I’m handing this post over today to one of my favourite people on Earth: Katie 180. She cuts though the bullshit you find about nutrition and gives you the straight-up facts. With a side of hilarious. She is a qualified nutritionist with an advanced diploma of nutritional medicine, and therefore is much more well-placed to dispense health information than I am! I’ve been reading about iron for a long time, and have asked her to come here today to give us all what we need to know in a nutshell.
Hello Vegetarians and Veggie-curious folk! Today I’m visiting Veggie Mama to have a wee chatty about the mineral iron.
Meeting your iron needs is a common concern around a non-meat-eating diet.
Forms of iron:
When we consider dietary iron there are two forms: haeme (heme) and non-haeme (non-heme), perhaps for the purposes of spellcheck I’ll just go ahead and use the American spelling eh? We know Veggie Mama likes the USA so I’m sure she won’t mind.
Iron is a trace nutrient, which means that we only need small amounts of it ~ in fact only about 10% of dietary iron is absorbed leaving 90% to be excreted! But this is a good and protective thing, as too much iron actually contributes to disease as it stores in tissues with no way of getting out except for blood loss.
Heme Iron: is bound to protein in animal tissue and is cleaved (removed from the protein portion) within the small intestine. Heme iron remains soluble (can pass easily between the digestive tract and blood stream) during digestion, which is what makes it more readily bio-available.
Approximately 55 – 60% of the iron in animal foods is heme iron and the remaining 40 – 45% is non-heme iron.
Non-heme Iron: comprises the total iron of all plant foods and it is bound to components (phytates, oxalates) of the plants that make it less easily absorbed, but this does not mean that a diet based on plant foods is unable to provide your iron needs.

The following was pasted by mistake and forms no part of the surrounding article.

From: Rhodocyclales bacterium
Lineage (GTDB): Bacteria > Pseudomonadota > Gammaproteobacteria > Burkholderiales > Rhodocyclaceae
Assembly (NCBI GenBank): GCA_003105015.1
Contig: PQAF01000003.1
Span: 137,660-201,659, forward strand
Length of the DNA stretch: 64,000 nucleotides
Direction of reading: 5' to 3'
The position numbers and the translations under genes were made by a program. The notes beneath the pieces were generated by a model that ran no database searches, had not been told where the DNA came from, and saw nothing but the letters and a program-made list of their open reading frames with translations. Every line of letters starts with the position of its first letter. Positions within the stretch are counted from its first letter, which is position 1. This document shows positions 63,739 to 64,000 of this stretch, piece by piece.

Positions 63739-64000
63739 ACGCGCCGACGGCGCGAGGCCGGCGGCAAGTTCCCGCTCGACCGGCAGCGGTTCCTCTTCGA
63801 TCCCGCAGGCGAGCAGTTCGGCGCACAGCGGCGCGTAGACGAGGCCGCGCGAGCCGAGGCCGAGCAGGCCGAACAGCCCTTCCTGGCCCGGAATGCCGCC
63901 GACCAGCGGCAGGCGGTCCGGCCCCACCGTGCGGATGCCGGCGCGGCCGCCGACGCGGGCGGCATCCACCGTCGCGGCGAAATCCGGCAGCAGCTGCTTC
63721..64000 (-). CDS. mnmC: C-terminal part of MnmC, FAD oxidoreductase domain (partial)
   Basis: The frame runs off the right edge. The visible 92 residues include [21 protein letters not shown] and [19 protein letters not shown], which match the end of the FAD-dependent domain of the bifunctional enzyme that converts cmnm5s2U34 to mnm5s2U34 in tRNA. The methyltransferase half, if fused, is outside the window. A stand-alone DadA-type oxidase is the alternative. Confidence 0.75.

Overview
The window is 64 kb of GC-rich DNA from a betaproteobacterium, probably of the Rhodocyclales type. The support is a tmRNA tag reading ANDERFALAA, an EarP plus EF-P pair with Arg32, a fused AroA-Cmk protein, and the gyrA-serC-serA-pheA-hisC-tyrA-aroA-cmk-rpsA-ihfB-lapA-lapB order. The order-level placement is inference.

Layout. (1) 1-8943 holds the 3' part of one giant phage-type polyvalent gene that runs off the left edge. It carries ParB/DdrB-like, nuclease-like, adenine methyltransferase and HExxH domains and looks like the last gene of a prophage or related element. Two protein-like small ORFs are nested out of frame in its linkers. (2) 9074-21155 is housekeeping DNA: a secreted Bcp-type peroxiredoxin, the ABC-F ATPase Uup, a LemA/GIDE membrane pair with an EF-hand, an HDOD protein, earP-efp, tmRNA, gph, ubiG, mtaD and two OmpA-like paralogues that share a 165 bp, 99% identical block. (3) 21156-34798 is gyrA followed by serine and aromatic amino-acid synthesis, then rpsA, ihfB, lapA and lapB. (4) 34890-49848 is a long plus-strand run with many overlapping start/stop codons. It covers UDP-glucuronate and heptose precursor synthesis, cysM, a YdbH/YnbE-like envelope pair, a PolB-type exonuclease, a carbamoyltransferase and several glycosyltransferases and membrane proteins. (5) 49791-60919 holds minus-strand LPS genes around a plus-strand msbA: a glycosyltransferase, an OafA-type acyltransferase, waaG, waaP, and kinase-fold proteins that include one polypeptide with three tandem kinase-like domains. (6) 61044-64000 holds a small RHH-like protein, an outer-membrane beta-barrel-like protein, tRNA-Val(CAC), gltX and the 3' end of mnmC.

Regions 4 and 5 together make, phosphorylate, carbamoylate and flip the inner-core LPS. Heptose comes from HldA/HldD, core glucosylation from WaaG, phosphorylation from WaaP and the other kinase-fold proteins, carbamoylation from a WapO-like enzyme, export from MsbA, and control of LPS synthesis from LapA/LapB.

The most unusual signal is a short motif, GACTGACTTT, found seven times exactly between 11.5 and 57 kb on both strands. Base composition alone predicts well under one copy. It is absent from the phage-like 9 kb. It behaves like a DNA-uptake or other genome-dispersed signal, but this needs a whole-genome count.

In fact, individuals with insufficient digestive secretions, enzymes and co-factors which are required for the breakdown and absorption of heme iron can experience impaired iron absorption and subsequent iron deficiency even if they eat a diet rich in animal foods.
Factors that enhance the absorption of iron.
Inadequate or low iron status and likewise periods of rapid growth such as pregnancy ~ the body will ensure it absorbs more iron from the diet to accommodate.
Intake of animal sources of iron.
Sufficient gastric acids.
Factors that inhibit the absorption of iron.
Adequate or high iron status ~ yes the body will only store what it needs.
Phytates in whole grains.
Oxalates in dark green leafy veg, tea and chocolate.
Polyphenols in tea and coffee.
Malabsorption such as experienced in celiac disease, Chron’s disease, leaky gut, intestinal parasites so on and so forth.
Overuse of antacids.
Other minerals such as calcium, zinc and manganese – but really only in supplemental form (or diets that are abundant in dairy.)
Functions of iron:
Oxygen transport ~ via the heme found in haemoglobin, myoglobin and cytochromes found inside the energy producing parts of all cells.